Manic Mondays

BehindEveryNovelistcartoon

I stumbled upon the above cartoon at Susan Cushman’s blog  and had to share it.  This is surely the truth for most of us writer types out there.  Our past experiences contribute to our writing in so many ways.  College professors will expound on the virtues of writing what you know because it gives a budding writer something to work off of with loads of experiences to draw from.  That is only the start, however.

writing

I like incorporating a three-step writing process into my work called ethos, pathos, and logos, shown in the illustration below.  I also look for these items when I am reviewing a book.

the-three-aspects-of-writing

(Image courtesy of Christopher Altman’s blog called, “The Writer’s Toolbox,” 

If you write your blog, your poetry, or your novel in such a way as to suggest any kind of feelings to your reader you are using pathos.  We convey ethos by establishing credibility with our readers.  I always try to sound like I know what I am talking about when I write.  If the reader believes you they will follow your blog.  Logos is imparted to our readers by applying some logic to our writing.  In other words, check the flow of your work.  Does it make sense?

In the blogging world we tend to write what we feel; and that means sometimes those words come out in a manic mess.  To me, there is nothing wrong with that style of writing.  Some of my favorite blogs are written in the form of a letter, which is called epistolary.  That type of writing uses strong pathos to draw the reader in.  You feel close to the writer, as if you are sharing their deep, dark secrets.  Many times you are!

Writing with the 3 step writing process has helped to ground my writing in numerous ways.  If you are having a manic Monday with writer’s block staring back at you in the mirror, try using ethos, pathos, and logos in your writing.  It will help you to get back on that keyboard once again.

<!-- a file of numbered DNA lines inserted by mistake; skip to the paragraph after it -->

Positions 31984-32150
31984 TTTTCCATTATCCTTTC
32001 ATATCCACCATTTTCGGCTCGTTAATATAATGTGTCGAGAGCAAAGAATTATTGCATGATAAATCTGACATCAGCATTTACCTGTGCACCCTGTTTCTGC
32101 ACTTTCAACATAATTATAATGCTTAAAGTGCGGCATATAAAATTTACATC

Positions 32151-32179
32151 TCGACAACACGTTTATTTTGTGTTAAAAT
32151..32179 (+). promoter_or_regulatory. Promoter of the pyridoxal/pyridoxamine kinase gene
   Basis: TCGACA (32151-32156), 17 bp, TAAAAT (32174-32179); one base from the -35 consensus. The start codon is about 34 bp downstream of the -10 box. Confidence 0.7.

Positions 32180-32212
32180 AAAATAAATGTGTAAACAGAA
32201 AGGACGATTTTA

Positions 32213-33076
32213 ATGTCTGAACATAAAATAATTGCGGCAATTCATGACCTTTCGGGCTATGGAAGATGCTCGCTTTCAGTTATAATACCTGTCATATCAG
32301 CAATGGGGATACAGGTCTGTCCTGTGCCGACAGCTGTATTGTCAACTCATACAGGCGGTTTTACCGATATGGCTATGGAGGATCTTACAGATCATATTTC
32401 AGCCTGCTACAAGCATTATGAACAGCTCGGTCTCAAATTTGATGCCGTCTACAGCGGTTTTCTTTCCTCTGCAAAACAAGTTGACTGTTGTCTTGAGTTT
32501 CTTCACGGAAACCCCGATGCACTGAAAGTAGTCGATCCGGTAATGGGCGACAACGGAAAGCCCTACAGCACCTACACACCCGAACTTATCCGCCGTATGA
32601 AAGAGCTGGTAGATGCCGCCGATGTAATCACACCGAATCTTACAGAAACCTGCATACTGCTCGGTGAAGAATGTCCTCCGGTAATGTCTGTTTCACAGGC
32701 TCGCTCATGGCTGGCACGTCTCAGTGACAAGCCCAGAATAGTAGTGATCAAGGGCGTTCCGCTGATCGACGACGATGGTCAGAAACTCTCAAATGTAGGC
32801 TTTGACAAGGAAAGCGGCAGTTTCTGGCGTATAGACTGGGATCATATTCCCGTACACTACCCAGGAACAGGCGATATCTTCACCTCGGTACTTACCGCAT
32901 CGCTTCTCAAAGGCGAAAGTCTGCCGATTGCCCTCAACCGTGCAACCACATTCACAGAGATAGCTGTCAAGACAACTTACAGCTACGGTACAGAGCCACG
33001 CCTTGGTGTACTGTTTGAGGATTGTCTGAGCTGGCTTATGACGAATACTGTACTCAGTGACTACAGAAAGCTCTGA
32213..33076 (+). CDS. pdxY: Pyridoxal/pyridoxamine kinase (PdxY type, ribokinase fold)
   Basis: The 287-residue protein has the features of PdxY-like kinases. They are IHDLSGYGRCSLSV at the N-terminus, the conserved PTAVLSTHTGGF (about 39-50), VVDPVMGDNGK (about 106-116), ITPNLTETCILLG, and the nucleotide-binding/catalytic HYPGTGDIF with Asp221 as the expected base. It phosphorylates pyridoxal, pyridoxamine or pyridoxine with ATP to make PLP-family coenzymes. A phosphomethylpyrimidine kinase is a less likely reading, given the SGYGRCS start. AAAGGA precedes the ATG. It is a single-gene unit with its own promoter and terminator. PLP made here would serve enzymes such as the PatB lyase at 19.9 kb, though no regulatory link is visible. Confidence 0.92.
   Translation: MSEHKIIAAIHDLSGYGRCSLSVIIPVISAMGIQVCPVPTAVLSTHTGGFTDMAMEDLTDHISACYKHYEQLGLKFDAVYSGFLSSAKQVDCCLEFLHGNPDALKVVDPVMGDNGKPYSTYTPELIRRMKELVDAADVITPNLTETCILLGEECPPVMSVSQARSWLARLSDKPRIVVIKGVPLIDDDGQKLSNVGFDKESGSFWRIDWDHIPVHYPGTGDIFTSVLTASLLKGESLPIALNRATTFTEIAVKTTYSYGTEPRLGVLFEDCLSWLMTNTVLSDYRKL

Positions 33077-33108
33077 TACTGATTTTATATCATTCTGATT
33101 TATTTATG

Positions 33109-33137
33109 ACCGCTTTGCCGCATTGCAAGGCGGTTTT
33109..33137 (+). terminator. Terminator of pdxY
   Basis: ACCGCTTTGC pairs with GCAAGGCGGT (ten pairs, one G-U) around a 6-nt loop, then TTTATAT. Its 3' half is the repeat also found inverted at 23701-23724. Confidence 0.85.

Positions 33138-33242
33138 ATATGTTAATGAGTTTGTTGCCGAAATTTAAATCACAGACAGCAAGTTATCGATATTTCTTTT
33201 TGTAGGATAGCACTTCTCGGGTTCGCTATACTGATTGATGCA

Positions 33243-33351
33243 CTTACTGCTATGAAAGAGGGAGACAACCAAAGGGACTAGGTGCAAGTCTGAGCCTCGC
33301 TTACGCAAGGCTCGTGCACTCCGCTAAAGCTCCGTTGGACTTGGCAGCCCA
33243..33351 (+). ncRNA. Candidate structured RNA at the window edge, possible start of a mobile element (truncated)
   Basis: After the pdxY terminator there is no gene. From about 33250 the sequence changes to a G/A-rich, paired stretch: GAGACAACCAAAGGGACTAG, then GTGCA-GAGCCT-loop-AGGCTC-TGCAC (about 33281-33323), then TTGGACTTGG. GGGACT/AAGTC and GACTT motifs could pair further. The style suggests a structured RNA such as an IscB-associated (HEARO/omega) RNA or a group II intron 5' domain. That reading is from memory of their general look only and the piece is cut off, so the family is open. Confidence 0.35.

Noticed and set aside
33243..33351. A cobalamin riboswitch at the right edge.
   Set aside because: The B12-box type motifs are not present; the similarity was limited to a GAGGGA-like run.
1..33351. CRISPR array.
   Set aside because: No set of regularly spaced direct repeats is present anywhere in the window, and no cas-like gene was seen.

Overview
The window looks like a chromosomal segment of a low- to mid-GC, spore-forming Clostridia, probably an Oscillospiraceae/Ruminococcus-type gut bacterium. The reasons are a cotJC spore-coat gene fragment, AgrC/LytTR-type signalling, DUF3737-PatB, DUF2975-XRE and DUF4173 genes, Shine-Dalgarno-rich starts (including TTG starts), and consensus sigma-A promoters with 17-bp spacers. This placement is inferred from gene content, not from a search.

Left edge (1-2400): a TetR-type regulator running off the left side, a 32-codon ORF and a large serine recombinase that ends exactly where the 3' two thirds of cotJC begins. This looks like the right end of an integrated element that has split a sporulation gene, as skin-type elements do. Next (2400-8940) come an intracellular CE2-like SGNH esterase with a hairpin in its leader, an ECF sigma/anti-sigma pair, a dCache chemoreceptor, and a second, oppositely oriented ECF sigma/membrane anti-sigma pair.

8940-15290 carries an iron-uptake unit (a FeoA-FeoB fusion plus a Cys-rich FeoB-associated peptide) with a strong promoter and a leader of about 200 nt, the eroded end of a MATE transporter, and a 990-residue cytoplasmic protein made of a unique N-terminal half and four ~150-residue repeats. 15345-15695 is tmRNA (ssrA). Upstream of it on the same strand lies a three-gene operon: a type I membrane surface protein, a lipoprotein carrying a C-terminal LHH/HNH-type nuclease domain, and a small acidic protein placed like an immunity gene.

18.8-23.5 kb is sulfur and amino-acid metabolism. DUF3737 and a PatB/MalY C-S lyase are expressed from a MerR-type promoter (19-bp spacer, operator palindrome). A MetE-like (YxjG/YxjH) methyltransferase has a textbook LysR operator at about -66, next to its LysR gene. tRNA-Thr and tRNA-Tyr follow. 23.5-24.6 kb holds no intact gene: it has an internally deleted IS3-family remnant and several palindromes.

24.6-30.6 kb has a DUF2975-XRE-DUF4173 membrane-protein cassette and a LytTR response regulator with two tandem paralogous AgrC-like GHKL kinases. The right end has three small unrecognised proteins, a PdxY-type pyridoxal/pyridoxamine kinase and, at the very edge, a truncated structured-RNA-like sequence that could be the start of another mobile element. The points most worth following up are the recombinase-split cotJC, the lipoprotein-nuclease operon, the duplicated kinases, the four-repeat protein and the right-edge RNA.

Thanks for stopping by.  I enjoy seeing all of you!

Silver Threading signature

Manic Mondays

BehindEveryNovelistcartoon

I stumbled upon the above cartoon at Susan Cushman’s blog at http://susancushman.com/not-writing-on-wednesdays/ and had to share it.  This is surely the truth for most of us writer types out there.  Our past experiences contribute to our writing in so many ways.  College professors will expound on the virtues of writing what you know because it gives a budding writer something to work off of with loads of experiences to draw from.  That is only the start, however.

I like incorporating a three-step writing process into my work called ethos, pathos, and logos, shown in the illustration below.

the-three-aspects-of-writing

(Image courtesy of Christopher Altman’s blog called, “The Writer’s Toolbox,” at http://christopheraltman.wordpress.com/tag/christopher-altman/page/5/)

If you write your blog, your poetry, or your novel in such a way as to suggest any kind of feelings to your reader you are using pathos.  We convey ethos by establishing credibility with our readers.  I always try to sound like I know what I am talking about when I write.  If the reader believes you they will follow your blog.  Logos is imparted to our readers by applying some logic to our writing.  In other words, check the flow of your work.  Does it make sense?

In the blogging world we tend to write what we feel; and that means sometimes those words come out in a manic mess.  To me, there is nothing wrong with that style of writing.  Some of my favorite blogs are written in the form of a letter, which is called epistolary.  That type of writing uses strong pathos to draw the reader in.  You feel close to the writer, as if you are sharing their deep, dark secrets.  Many times you are!

Writing with the 3 step writing process has helped to ground my writing in numerous ways.  If you are having a manic Monday with writer’s block staring back at you in the mirror, try using ethos, pathos, and logos in your writing.  It will help you to get back on that keyboard once again.